Wednesday, April 22, 2009


God's call to action in our lives is invigorating. There is no stronger pull out of bed and into the cold morning darkness than a day of pursuing His work....and knowing what that is! The emotional high that comes from connection with God and the pursuit of His plan is extraordinary. We move with laser-like focus and assume we always will. Then, out of the blue, it hits.


Oh, how I thought the hard part was determining what God was trying to tell me. If I can only hear Him clearly, I'll know what to do. Then I'll do it. The End. Yeah, right.

For several months I have pursued God's vision of establishing a school in Africa. I've done it cautiously and at a tortoise's pace, but I have moved. I have not doubted.....until several days ago. The process of thinking through the details had me second-guessing myself over and over again. That old saying, "The devil is in the details," comes to mind! My passion suddenly gave way to planning and practicality. Yes, I know those are vital components to a well-run project. But there are times we have to balance faith and control. We have to walk without clearly seeing the path. We walk by faith, not by sight. It can be hard.

I sat with my devotional and my Bible in front of me. It was one of those doubt-filled mornings and I needed some inspiration. My devotional has relentlessly inspired me for months, and I was certain this day would be no different. I read the day's words. Nothing. I pored over the day's Scripture. No sparks. All I could do was share my heaviness with God, and wait. I prayed. Father, I am not at all feeling good about this. Is this really what you want for me? Do you want me to pursue this school in Africa thing? Did this vision come from you or am I making it up? Are these doubts and distractions an attempt to throw me off course? If they are, Lord, please continue to confirm I am doing the right thing. I just don't know. Please show me. 

I continued to sit, devotional in hand, my heart stuck in the mud. I thought, Well, maybe I'll flip through last month's lessons. They were really good.  I grabbed a chunk of pages between my thumb and fingers and flipped backward through the book. The first place the book fell open was February 29th. It says (and I am NOT making this up):

You are on the right path. Listen more to me and less to your doubts. I am leading you along the way I uniquely designed just for you. Therefore, it is a lonely way, humanly speaking. But I go before you as well as alongside you, so you are never alone. Do not expect anyone to understand fully my ways with you, any more than you can comprehend my dealings with others. I am revealing to you the path of Life day by day, moment by moment. As I said to my disciple Peter, so I repeat to you: Follow Me.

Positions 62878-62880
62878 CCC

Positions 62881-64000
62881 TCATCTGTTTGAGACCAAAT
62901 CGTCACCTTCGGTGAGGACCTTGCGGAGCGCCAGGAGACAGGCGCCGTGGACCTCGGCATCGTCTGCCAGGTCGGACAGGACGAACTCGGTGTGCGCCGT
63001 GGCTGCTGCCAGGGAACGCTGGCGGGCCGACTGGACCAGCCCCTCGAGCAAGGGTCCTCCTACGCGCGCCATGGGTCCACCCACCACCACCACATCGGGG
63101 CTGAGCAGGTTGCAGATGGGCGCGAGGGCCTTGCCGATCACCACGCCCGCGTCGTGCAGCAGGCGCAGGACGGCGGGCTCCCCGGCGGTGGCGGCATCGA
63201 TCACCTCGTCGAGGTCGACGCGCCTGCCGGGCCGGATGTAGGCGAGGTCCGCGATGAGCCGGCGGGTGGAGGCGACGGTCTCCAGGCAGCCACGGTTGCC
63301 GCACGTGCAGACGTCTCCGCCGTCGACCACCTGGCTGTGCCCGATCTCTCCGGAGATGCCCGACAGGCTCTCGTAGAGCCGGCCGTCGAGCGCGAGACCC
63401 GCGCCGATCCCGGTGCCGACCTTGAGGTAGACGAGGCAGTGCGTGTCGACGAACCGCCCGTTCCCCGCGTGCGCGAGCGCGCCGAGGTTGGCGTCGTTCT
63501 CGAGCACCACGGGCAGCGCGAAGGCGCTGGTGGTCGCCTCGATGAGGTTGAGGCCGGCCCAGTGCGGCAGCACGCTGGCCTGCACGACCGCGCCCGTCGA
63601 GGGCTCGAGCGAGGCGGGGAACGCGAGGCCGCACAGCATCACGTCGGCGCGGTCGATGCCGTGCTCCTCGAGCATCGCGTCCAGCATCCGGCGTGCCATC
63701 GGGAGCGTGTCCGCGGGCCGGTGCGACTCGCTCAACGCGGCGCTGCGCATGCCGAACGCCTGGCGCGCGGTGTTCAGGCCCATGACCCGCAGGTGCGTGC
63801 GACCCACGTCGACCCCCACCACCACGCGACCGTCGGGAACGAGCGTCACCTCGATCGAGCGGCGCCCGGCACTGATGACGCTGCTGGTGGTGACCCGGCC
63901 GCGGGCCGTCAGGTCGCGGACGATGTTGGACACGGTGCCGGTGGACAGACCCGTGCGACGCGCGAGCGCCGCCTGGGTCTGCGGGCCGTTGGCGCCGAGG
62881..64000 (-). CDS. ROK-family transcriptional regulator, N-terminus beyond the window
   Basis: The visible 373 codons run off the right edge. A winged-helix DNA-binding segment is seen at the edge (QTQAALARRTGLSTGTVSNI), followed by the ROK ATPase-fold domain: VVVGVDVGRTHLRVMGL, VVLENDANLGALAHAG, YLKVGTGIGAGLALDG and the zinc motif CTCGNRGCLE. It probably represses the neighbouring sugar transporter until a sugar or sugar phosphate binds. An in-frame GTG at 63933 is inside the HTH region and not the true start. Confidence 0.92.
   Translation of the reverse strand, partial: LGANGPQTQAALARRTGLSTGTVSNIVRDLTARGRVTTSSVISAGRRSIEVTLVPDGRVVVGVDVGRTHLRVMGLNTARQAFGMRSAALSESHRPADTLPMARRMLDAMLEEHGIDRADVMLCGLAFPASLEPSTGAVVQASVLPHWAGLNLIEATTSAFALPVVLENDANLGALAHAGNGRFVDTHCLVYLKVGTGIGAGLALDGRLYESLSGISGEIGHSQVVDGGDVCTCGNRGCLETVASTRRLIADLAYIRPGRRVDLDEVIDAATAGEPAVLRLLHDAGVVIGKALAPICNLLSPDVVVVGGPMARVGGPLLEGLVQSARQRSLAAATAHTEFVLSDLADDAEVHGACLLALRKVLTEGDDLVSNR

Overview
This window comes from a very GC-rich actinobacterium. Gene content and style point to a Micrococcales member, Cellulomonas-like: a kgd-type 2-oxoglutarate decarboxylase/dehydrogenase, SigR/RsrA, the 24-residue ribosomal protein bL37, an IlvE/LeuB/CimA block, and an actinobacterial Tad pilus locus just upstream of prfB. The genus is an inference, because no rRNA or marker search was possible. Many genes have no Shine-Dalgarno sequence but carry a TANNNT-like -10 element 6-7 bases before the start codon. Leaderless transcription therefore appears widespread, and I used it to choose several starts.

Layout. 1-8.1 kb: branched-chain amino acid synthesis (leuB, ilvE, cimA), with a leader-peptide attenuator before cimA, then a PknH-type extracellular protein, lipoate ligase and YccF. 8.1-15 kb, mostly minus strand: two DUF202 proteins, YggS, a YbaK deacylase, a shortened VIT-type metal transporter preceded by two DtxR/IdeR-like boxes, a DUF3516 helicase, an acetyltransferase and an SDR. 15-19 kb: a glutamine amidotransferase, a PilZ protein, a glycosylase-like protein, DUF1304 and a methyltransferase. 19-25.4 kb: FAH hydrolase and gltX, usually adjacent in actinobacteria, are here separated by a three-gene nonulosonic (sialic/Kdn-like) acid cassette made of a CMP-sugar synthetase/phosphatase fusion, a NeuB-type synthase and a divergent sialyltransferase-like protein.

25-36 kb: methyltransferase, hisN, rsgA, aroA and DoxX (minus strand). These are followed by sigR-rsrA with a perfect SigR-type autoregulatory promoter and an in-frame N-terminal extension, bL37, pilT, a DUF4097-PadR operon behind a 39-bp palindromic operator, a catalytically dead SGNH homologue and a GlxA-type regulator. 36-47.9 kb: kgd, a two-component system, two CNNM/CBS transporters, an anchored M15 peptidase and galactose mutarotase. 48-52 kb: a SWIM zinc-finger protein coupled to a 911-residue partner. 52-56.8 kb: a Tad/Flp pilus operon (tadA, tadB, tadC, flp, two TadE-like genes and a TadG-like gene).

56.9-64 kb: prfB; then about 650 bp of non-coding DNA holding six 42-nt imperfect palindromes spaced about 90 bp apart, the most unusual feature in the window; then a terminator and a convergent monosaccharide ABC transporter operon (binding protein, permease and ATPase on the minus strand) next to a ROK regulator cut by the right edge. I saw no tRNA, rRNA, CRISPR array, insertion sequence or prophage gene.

Uh, God, this really doesn't cut it, but......thank you?

Doubt throws us off course so well. Maybe it is also an indication we are headed in the right direction. Whatever your path, wherever God leads you, and whenever doubt strikes, there is a set of directions that never fails. You won't find them on Mapquest, but commit them to memory because you'll never be lost.

Follow Me.

Tuesday, April 14, 2009


Lyric from Chris Tomlin's "I Will Rise":
Before my God fall on my knees
And rise
I will rise

A paradox. It seems self-contradictory but expresses truth. Nowhere else than before God can we simultaneously fall and rise. We fall on our knees, or surrender our lives to Him, and rise. We rise on eagles' wings. A steady, graceful rise, propelled by God. 

As we sang "I Will Rise" on Sunday, it occurred to me how often the Bible expresses paradoxical statements and ideas.  We find truth in unlikely statements. Look at the following:
"Whoever finds his life will lose it, and whoever loses his life for my sake will find it." Matthew 10:39
"One man pretends to be rich, yet has nothing; another pretends to be poor, yet has great wealth." Proverbs 13:7
"Rather, as servants of God we commend ourselves in every way: ...... genuine, yet regarded as imposters; known, yet regarded as unknown; dying, and yet we live on; beaten, and not yet killed; sorrowful, yet always rejoicing; poor, yet making many rich; having nothing, and yet possessing everything." 2 Cor 6:4, 8-10
"My grace is sufficient for you, for my power is made perfect in weakness." 2 Cor 12:9
"But whatever was to my profit I now consider loss for the sake of Christ." Philippians 3:7